Thingamajig’s Playwrights Festival to feature new works from award-winning playwrights

Heidi Kraay

Jay Koepke

By Bill Hudson
Special to The PREVIEW
Thingamajig Theatre Company’s 2019 Playwrights Festival this year will feature new works — still in development — by two award-winning playwrights, Heidi Kraay and Jay Koepke.
Under the guidance of internationally known director Melissa Firlit, the nearly three-week-long festival will also present short plays by Pagosa teens in a special reading on Oct. 26, as well as three weekends of Jaclyn Backhaus’ 2015 play “Men on Boats.” A crew of professional actors from around the U.S. will be assisting the playwrights in their script development.
“Men on Boats” opened last weekend, while the exploration of two original plays by Kraay (“See in the Dark”) and Koepke (“After Owen”) began on Tuesday, Oct. 15, at the Pagosa Springs Center for the Arts with an initial public reading of the fledgling works.
Tickets for the 2019 festival include the opportunity to watch the development of these two new plays; visit pagosacenter.org for tickets or call 731-SHOW (7469). Tickets can also be purchased as part of winter 2019-2020 season tickets.
Kraay was a top finalist at the Women Playwrights’ Initiative with her play “Cloudmelt”; a finalist at Creede Repertory Theatre’s Headwaters Festival with “How to Hide Your Monster”; and has had her work supported by grants from the Idaho Commission on the Arts, the Alexa Rose Foundation, and the Boise City Department of Arts and History. She teaches at Boise State University.
Her new play, “See in the Dark,” portrays a time in the indefinite future, with the arrival of a young girl in Juneau, Alaska — now a struggling and desolate village — where the surviving community embraces her as their new hope until a boy shows up with brutal accusations. Set in Alaska after all the glaciers have melted and the ice fields have vanished, “See in the Dark” presents a mythic look at the value of compassion over suspicion.
Koepke has seen his past work staged in New York, Chicago, New Jersey and Pittsburgh, and has been a finalist in the O’Neill National Playwrights Contest and the New Jersey Playwrights Contest, and has twice been a semifinalist for the Bay Area Playwrights Festival. He also works as a photographer and talent agent in Chicago.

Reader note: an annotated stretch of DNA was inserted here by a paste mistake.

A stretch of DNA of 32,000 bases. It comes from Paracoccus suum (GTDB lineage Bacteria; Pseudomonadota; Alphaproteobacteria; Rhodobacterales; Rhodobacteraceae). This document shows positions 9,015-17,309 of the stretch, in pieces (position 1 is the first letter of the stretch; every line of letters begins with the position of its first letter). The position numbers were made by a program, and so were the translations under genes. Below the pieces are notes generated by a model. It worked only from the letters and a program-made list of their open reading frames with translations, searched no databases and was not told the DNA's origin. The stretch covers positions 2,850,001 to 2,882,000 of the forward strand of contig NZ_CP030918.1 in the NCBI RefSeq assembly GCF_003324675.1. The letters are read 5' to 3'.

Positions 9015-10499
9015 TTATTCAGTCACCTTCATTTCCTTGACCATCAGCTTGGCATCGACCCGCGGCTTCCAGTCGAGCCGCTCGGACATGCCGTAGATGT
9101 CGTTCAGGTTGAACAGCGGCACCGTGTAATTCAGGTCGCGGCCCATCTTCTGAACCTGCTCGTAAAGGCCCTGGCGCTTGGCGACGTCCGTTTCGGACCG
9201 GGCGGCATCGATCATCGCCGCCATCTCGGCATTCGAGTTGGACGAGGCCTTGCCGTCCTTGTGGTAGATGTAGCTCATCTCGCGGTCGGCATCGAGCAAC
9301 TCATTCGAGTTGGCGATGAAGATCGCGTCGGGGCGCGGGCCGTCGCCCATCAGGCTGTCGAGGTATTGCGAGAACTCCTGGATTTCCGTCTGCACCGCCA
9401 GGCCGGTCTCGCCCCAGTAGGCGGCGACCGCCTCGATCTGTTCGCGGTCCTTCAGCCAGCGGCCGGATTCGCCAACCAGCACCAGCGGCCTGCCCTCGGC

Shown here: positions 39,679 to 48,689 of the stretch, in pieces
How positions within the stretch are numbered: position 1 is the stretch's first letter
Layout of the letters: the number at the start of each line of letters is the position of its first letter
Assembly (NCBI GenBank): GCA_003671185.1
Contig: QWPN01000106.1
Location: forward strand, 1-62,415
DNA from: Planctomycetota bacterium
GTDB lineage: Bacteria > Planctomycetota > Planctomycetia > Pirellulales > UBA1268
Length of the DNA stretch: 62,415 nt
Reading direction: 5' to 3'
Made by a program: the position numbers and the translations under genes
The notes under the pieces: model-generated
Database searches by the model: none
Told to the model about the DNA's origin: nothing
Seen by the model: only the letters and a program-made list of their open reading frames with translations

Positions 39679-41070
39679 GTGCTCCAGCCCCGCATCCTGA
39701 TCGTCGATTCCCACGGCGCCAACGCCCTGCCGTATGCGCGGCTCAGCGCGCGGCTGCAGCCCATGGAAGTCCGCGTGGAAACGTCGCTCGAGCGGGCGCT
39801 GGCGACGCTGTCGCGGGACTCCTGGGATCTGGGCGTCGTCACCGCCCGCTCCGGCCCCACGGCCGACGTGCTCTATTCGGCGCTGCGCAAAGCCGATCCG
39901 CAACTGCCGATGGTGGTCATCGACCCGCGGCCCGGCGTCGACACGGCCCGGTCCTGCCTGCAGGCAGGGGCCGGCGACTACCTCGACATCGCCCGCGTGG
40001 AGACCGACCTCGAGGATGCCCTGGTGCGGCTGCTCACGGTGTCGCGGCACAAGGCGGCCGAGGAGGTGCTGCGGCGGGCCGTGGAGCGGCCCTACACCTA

“After Owen” tells the story of David, who finds himself suddenly widowed and alone before the age of 30, after the death of his celebrity chef husband, Owen. But Owen’s spirit won’t let David rest until he has finished repairing Owen’s relationships with his ex-wife and child. By asking us to suspend our disbelief, “After Owen” leads us to deeper truths about growing up, fortitude and forgiveness as David takes ownership of his new life.
The festival will also present readings of past award-winning plays by the two playwrights, including Koepke’s “Adrift” and “The Oak Tree,” and Kraay’s “How to Hide Your Monster.” You can learn more about these additional plays at pagosacenter.com.
Firlit writes: “If you participated in the festival last year, we’re glad to have you back. If you are new to these events, we are so pleased you are joining us. Developing and workshopping new plays is a process, and a very sacred journey … During this year’s festival, we will be working to hone and strengthen the pieces that are in residency. We look forward to you, the audience, watching the progress each play makes …
“Journey is an appropriate word for the festival, the act of traveling from one place to another. In this collaborative journey with the playwrights, we hope that where we end up is different than where we start … It takes a village to get a play where it’s going.
“We are embarking on the journey together.”

This story was posted on October 19, 2019.